6 Abstraction and Atonality

At the beginning of the twentieth century, abstract tendencies in the visual arts and the concurrent break with traditional functional harmony in music led to a new relationship between these art forms. In art and music influenced by esoteric and anthroposophic thought, the move away from naturalism opened up both formal analogies and a spiritual connection.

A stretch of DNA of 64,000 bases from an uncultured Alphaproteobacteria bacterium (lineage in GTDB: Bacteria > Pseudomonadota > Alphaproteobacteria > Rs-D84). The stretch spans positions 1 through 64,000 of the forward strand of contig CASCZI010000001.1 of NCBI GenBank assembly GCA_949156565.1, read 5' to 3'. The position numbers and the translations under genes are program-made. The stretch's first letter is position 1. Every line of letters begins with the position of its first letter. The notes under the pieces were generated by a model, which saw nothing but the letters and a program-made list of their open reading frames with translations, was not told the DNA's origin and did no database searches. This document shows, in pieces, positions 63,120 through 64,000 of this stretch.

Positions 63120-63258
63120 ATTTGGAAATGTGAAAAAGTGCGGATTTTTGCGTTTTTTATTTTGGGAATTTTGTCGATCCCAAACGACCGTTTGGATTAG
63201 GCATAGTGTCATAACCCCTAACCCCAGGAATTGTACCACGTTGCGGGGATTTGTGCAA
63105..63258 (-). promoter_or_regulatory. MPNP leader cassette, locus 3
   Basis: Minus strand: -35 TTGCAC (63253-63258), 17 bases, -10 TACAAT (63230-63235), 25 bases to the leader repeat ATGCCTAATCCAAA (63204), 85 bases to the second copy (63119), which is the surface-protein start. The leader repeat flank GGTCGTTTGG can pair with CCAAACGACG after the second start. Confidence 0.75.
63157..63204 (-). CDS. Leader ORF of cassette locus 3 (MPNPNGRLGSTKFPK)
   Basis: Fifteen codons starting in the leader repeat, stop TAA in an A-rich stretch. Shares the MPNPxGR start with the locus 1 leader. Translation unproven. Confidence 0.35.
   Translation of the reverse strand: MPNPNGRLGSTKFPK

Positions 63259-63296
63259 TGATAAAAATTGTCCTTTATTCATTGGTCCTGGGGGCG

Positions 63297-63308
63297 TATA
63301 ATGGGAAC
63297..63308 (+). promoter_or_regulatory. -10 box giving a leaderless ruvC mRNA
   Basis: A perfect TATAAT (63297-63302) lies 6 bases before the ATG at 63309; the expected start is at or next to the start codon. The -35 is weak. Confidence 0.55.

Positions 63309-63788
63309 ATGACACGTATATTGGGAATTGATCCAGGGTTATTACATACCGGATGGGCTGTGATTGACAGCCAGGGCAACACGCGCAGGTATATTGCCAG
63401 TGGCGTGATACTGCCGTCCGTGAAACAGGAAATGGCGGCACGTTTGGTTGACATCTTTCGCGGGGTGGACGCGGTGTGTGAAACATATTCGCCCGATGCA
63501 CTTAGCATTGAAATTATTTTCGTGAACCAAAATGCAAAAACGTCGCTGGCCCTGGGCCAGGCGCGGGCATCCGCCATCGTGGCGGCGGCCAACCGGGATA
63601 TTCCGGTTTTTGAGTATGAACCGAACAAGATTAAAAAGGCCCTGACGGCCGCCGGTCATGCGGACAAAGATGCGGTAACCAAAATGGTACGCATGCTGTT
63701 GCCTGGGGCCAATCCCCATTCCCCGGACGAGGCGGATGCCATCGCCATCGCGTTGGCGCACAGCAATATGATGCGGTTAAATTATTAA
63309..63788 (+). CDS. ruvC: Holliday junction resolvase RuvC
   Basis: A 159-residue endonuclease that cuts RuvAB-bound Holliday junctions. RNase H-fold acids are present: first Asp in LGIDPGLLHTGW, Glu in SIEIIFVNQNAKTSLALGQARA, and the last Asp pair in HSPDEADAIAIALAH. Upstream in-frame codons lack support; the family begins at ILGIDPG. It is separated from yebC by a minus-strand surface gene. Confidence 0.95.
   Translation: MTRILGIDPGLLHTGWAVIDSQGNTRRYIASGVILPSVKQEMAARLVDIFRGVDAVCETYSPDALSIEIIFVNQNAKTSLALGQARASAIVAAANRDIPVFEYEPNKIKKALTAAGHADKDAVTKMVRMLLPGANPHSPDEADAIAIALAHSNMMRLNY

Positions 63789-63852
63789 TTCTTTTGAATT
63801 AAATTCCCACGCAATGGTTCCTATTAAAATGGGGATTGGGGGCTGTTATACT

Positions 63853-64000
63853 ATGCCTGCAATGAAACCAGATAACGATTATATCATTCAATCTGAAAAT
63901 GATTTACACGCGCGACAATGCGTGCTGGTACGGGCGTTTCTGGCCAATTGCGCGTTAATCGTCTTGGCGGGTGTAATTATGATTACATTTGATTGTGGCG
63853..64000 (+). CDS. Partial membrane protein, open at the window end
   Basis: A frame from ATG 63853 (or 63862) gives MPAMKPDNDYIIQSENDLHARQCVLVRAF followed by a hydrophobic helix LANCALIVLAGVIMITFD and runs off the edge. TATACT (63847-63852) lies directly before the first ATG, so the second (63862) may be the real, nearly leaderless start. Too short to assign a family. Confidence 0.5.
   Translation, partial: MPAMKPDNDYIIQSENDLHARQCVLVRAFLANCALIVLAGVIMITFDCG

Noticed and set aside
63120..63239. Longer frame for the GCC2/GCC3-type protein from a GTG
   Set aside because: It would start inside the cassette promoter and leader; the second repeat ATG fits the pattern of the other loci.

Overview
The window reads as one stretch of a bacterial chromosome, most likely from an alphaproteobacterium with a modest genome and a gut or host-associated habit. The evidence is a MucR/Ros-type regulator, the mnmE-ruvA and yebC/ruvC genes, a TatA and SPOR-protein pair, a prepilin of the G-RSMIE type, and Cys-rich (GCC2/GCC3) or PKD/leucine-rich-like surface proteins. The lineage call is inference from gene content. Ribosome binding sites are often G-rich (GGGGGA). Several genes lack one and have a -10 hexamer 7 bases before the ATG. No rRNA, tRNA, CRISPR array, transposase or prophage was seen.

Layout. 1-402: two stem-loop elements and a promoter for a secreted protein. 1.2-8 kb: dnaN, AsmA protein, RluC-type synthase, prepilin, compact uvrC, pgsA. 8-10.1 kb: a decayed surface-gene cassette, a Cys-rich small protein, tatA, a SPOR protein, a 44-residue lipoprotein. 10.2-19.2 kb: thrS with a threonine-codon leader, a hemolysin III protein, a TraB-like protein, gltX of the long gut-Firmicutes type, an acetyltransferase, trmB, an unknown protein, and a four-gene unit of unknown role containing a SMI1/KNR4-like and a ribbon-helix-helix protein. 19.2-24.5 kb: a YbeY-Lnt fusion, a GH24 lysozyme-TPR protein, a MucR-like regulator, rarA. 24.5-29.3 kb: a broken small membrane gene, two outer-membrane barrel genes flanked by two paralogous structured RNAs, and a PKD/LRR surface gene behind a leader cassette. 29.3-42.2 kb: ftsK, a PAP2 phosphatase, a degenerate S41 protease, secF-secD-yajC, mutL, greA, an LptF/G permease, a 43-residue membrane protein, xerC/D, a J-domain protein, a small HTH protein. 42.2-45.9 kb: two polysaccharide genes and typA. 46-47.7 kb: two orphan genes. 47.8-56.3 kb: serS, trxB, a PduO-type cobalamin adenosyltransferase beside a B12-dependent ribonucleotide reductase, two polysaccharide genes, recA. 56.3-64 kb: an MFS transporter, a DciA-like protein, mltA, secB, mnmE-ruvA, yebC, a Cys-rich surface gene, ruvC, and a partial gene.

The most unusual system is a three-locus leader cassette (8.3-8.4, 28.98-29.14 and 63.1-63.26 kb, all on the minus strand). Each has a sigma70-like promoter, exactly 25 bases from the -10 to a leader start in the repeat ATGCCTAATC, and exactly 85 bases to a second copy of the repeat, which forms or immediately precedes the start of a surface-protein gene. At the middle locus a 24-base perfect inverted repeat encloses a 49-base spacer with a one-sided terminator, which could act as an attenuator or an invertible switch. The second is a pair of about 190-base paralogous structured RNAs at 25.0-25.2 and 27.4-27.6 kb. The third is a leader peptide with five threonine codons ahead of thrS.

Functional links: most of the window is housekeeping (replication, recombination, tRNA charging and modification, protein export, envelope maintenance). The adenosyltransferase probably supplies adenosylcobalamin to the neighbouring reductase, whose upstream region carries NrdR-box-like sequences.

As opposed to traditional literary theater, experimental stage performances exploring a new relationship between word, image, and sound were developed. One of the protagonists was Wassily Kandinsky (1866–1944). His intense interest in the links between color and sound as well as his contact to the young Arnold Schoenberg (1874–1951) prompted Kandinsky to theoretically examine this subject early on. In his central written work, Concerning the Spiritual in Art (1912), Kandinsky postulated the beginning of a general tendency toward the nonmaterial, the abstract. Of all the arts, for him music is the most nonmaterial of the arts today.[26] He saw the common goal of the arts in the aspiration to express the inner world of spiritual forces: Out of this combination will arise in time a new art, an art we can foresee even today, a truly monumental art.[27] In his stage piece Der gelbe Klang (1912), Kandinsky created a homogeneity of the components music, dance, and color, a pure play between color, motion, and noise.